White Labeling in the Cannabis Industry; a trademark owners dream.
As the cannabis industry blooms, more and more companies are resulting to white labeling. White labeled products are those products manufactured by third parties, using another’s branding or logo to market the product and sell them to stores. The resulting product appears as though it was created by the brand, even though the product was manufactured by someone else. In essence, these white label products are made by one company and sold by other companies under a different brand name. While white labeling cannabis products at the retail level is currently prohibited in some states, other aspects of the cannabis production market may find increasing comfort in the arrangements.
What this means in the cannabis space is that more people can participate in the industry’s growth as excess product is sold to brands who then market the product under their label instead. To do that, a cannabis company needs to consider how they will implement their intellectual property with the protections needed to remain in control.
Trademarks are an important foundation in this white label scheme, as brands are built to embody the quality and unique persona that people come to expect when they purchase from retailers. Trademarks are a symbol or word established by usage that identifies a product or brand. They identify the source of goods, protect the brand from other similar uses, and help guard against counterfeiting. Trademarks rights are “first in time, highest in right.” The first one using the mark in commerce is said to be the trademark owner. Under common law, trademarks exist even if they are not registered and are created through their ordinary use in commerce. State registrations in the cannabis space, however, can offer additional protection from infringing uses, and provide notice to the industry that you intend to protect and monetize your brand. They also help to distinguish your products for consumers, and build brand loyalty and trust.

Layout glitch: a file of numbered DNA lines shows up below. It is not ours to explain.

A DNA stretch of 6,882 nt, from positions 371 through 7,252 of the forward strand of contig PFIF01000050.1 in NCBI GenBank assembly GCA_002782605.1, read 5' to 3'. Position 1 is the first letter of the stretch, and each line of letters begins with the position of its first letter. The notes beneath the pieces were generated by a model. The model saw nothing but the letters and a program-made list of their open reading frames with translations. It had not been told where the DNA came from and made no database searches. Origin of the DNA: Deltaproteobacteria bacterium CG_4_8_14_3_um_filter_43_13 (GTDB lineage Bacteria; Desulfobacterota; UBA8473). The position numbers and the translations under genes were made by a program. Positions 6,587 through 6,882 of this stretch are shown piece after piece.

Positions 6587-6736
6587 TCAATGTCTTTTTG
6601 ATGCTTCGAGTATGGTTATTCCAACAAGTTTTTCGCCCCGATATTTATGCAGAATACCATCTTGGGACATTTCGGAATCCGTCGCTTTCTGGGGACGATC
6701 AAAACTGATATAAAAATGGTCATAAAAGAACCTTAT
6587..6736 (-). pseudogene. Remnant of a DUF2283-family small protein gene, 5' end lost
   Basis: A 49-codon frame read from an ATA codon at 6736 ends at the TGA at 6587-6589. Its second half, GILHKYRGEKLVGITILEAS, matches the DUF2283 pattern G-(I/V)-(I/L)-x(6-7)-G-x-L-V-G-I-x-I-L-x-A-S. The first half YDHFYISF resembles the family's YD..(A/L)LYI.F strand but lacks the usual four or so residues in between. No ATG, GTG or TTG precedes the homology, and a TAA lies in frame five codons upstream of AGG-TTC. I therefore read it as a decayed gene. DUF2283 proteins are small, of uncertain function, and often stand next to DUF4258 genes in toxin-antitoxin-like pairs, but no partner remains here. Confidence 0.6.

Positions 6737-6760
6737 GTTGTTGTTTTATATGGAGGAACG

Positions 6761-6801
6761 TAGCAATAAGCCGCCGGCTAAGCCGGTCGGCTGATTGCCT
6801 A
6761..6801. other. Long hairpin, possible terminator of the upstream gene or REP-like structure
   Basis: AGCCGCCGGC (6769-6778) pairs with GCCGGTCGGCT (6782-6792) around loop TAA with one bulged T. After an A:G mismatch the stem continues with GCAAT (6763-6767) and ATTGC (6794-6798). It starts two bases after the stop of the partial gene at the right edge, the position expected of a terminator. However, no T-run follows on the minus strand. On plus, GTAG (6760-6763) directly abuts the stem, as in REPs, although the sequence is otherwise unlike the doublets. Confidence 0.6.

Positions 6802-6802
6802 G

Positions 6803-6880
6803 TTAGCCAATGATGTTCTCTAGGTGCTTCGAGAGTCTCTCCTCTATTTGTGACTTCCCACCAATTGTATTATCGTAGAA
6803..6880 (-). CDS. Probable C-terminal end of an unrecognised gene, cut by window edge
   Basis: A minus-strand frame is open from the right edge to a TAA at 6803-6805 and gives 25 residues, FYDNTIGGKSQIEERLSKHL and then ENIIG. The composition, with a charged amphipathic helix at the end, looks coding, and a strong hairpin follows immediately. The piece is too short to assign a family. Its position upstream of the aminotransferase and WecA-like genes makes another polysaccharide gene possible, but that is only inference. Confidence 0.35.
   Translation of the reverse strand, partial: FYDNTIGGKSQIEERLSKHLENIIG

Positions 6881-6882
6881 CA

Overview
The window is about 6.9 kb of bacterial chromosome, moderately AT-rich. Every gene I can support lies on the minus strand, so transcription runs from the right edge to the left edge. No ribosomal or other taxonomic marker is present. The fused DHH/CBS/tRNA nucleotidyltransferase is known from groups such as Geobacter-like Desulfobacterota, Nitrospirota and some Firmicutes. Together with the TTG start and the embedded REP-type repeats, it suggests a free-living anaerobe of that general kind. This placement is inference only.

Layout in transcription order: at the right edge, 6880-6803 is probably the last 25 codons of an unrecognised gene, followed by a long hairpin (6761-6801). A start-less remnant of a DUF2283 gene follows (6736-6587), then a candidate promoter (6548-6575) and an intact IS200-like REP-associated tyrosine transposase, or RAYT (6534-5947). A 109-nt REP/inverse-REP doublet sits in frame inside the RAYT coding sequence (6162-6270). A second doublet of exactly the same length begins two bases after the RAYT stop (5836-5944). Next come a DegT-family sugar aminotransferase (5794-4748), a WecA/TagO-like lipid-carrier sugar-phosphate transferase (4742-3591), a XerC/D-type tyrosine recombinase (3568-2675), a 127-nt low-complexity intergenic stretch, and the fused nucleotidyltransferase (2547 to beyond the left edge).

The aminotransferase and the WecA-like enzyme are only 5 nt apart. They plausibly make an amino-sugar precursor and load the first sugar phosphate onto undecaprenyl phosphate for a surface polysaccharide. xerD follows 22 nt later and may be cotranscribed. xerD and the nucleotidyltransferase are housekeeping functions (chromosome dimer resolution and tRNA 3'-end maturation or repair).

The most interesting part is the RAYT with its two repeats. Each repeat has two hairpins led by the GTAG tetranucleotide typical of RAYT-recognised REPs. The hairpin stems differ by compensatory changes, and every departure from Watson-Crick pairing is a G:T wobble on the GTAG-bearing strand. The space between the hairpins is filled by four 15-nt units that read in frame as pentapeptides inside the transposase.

Good trademarks are distinctive marks that create new conceptual associations in the minds of consumers. In the beginning, there was just an apple. Then came computers. And now we have one of the strongest trademarks on record—Apple for computers. Trademarks are evaluated and protected on a range of distinctiveness from descriptive marks to arbitrary marks. In selecting a mark, be mindful of the other uses already existing in the marketplace to avoid trademark infringement. Trademark infringement occurs when there is a likelihood of confusion between two similar marks. Because there are a lot of products out there, avoiding infringement starts with evaluating the marketplace, searching the available records, and talking to a cannabis trademark attorney. Initial branding changes at the start of your business venture can be the difference between a successful brand and one bogged down in litigation for years to come. Once you have selected your trademark, verified there are no similar marks in use already, and developed your business plan, license agreements are used to determine how the marks are placed on products and ultimately appear in stores.